It is hard to imagine anyone learned enough to read Jane Eyre who would consider her first ten years emotionally healthful ones. Orphaned in her first year, Jane is given up to her resentful Aunt Reed, whose husband (Jane's mother's brother) also dies within the year. Jane's life to age ten is one of ostracism by the Reed family and unrelenting anxiety over the chidings of the servants, the violence of her cousin John Reed, and the punishments and beratings of Mrs. Reed. Though we as readers do not meet Jane until her tenth year, we may deduce from Mrs. Reed's deathbed admission that Jane's situation has been destitute since infancy—"I hated it the first time I set my eyes on it—a sickly, whining, pining thing"—and her declaration that her children could never bear to be friendly to Jane. The older Jane, who narrates the novel, makes a characteristically self-deprecating excuse for the Reeds' behavior, claiming, "I know that had I been a sanguine, brilliant, careless, exacting, handsome, romping child—though equally dependent and friendless—Mrs. Reed would have endured my presence more complacently." But we cannot admit this statement as "the more sober judgment of the mature Jane, that as a child she brought much of her punishment upon herself." For a child in such circumstances as Jane's at Gateshead to develop the traits that the "mature Jane" enumerates would be unimaginable.
Susan D. Bernstein, in ["Madam Mope: The Bereaved Child in Bronte's Jane Eyre], uses Bronte's depiction of childhood in Jane Eyre to illustrate the effects of grief and loss on children. Bernstein concentrates on the novel's first few chapters, which describe a typical afternoon of melancholy and exclusion for the ten-year-old Jane, culminating in her traumatic banishment to the Red Room—which Jane has supposed to be haunted since her uncle died there years earlier—for defending herself against an attack by her John. The medical implications of the Red Room incident run perhaps even deeper than Bernstein allows, as Jane's emotional reaction provides a textbook example of mental depression. Jane in this scene quite clearly demonstrates five of the eight identifiable symptoms of adult or child depression cited by the American Psychiatric Association. First, she manifests a loss of appetite in her inability to eat either the night she is locked in the Red Room or the following day. Secondly, she is unable to sleep: "For me, the watches of that long night passed in ghastly wakefulness." Third, she displays a lack of interest in usual activities, as she is unable to muster enthusiasm over her favorite engraved dinner plate or over Gulliver's Travels. Fourth, Jane experiences feelings of guilt and worthlessness: "All said I was wicked, and perhaps I might be so." Finally, Jane indulges in suicidal fantasy in her thoughts of forsaking food or drink. It is now widely agreed that most childhood disorders can be traced to either a faulty relationship with the child's parents or to anxiety-provoking experiences that the child cannot understand. Aside from the antagonistic relationship with her guardian, the ghost in the Red Room constitutes for Jane a frightening experience, and as an older narrator she attributes to the incident "some fearful pangs of mental suffering."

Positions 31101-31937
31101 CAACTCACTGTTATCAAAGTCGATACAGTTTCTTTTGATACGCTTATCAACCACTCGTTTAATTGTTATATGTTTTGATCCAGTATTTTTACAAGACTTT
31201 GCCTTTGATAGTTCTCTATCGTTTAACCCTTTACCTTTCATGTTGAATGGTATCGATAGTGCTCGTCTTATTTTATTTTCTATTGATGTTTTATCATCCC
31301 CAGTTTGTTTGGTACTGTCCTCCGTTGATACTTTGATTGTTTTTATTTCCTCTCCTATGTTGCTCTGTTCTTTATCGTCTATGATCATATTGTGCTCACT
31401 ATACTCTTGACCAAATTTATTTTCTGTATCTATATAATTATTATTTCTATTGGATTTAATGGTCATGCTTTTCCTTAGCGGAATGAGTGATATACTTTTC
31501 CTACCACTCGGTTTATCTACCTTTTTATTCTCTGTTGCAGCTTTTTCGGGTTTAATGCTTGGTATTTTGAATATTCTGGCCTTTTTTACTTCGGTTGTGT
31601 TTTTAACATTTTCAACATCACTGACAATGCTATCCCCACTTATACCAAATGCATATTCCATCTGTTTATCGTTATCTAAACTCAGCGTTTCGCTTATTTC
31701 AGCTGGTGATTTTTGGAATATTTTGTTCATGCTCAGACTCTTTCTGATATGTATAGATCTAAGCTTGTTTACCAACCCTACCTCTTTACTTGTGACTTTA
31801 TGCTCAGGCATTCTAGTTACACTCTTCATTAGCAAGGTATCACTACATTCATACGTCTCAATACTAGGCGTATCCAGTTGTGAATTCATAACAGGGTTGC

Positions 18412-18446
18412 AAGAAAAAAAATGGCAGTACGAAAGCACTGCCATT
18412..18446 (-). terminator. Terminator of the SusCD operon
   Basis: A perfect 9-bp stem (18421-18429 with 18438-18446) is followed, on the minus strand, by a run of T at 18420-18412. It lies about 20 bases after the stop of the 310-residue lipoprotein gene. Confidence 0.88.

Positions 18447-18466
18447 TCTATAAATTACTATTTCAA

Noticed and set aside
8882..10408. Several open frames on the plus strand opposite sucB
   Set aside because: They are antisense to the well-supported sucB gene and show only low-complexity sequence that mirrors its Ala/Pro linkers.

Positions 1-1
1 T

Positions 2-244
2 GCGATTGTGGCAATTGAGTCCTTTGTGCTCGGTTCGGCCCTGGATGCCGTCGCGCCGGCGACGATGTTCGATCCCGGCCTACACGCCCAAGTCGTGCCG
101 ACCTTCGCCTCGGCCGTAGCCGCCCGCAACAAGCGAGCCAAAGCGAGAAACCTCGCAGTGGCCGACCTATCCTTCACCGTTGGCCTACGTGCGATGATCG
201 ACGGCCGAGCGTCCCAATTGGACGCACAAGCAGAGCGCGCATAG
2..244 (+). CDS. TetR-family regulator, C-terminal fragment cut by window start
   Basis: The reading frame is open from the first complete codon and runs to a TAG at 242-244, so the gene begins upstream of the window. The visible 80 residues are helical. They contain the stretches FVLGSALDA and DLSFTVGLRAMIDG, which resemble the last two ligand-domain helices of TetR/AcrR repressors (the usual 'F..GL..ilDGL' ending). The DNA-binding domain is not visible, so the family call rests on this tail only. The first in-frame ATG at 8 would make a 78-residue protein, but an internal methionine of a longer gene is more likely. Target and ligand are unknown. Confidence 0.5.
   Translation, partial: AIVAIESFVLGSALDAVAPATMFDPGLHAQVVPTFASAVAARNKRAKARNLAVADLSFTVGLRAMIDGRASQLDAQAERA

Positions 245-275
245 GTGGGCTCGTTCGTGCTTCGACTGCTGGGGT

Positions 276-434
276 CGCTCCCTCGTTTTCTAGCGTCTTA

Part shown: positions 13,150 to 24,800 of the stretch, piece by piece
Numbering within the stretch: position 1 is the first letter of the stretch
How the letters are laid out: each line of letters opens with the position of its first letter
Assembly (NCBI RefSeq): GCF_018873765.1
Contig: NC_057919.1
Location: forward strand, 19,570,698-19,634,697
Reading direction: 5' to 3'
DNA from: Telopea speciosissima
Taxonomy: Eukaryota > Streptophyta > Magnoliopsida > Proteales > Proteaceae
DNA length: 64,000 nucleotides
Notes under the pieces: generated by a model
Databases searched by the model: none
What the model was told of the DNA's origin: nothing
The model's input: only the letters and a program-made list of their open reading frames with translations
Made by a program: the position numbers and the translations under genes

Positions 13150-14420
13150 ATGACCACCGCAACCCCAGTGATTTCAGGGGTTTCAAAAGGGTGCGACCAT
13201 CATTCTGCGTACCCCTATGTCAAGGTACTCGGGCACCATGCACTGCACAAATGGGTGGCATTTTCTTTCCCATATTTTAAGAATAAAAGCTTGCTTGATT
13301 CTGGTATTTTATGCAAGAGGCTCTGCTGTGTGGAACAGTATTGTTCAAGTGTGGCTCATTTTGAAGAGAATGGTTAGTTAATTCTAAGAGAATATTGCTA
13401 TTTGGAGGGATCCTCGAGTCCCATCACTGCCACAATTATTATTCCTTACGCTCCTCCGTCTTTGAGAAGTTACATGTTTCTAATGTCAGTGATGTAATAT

Only hope enables human beings to endure such adverse conditions as those Jane endures at Gateshead, and it is the hope of leaving the Reeds that revives Jane's spirits following her fright in the Red Room. This initial experience with hope, however, proves a negative one; the young Jane is learning early the futility of optimism. The change that delivers her from Gateshead is a move to Lowood School, where onto her life of emotional privation is grafted one of physical hardship. At a critical stage in her development Jane is subjected to severe cold and near starvation, conditions that claim the lives of many of her classmates. Her bad luck with adults remains constant as well, as she is almost immediately singled out in front of her classmates by Mr. Brocklehurst, the school's headmaster. Brocklehurst christens Jane a deceitful child, and warns her classmates to "shun her example: if necessary, avoid her company, exclude her from your sports, and shut her out from your converse." Lowood school can be seen as Brocklehurst's project for infusing orphan girls with an ascetic abhorrence of worldly pleasures, and the fire-and-brimstone religion he imposes proves ideal for instilling in his pupils a sense of fear and guilt about happiness on earth.
At Lowood Jane also meets Helen Burns, a character whose acceptance of fate has led critics to read her as a positive model for Jane. But while Helen's calm stoicism later helps Jane to accept hardship, it does little to prepare her for human happiness. Helen lives only for death and the reunion it will bring with her savior. Her reliance on "an invisible world and a kingdom of spirits" may signify a venerable religious faith, but it also serves as a defense mechanism against the sufferings she has found life to hold for an orphan child. Jane finds "an alloy of inexpressible sadness" in Helen's stance—only as Helen dies does Jane see her happy. To Jane, Helen's death represents yet another defeat of hope, as it cuts short what would have been Jane's first real friendship. Jane longs for...
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When Jane is emancipated from the thraldom of her aunt's family, she moves on to a larger social unit, the community of Lowood, exchanging moral oppression for the religious oppression of Mr. Brocklehurst. But Jane has by now built up her defenses: "I stood lonely enough, but to that feeling of isolation I was accustomed: it did not oppress me much." By nature antipathic to Brocklehurst's hypocritical Evangelicalism, Jane is nevertheless drawn towards two other representatives of religion at Lowood. Helen Burns represents a Christian ideal that Jane admires but does not aspire to. Jane, with her intense awareness of self and her fierce sense of justice, could never adopt Helen's attitude of resignation and forgiveness. Again, with...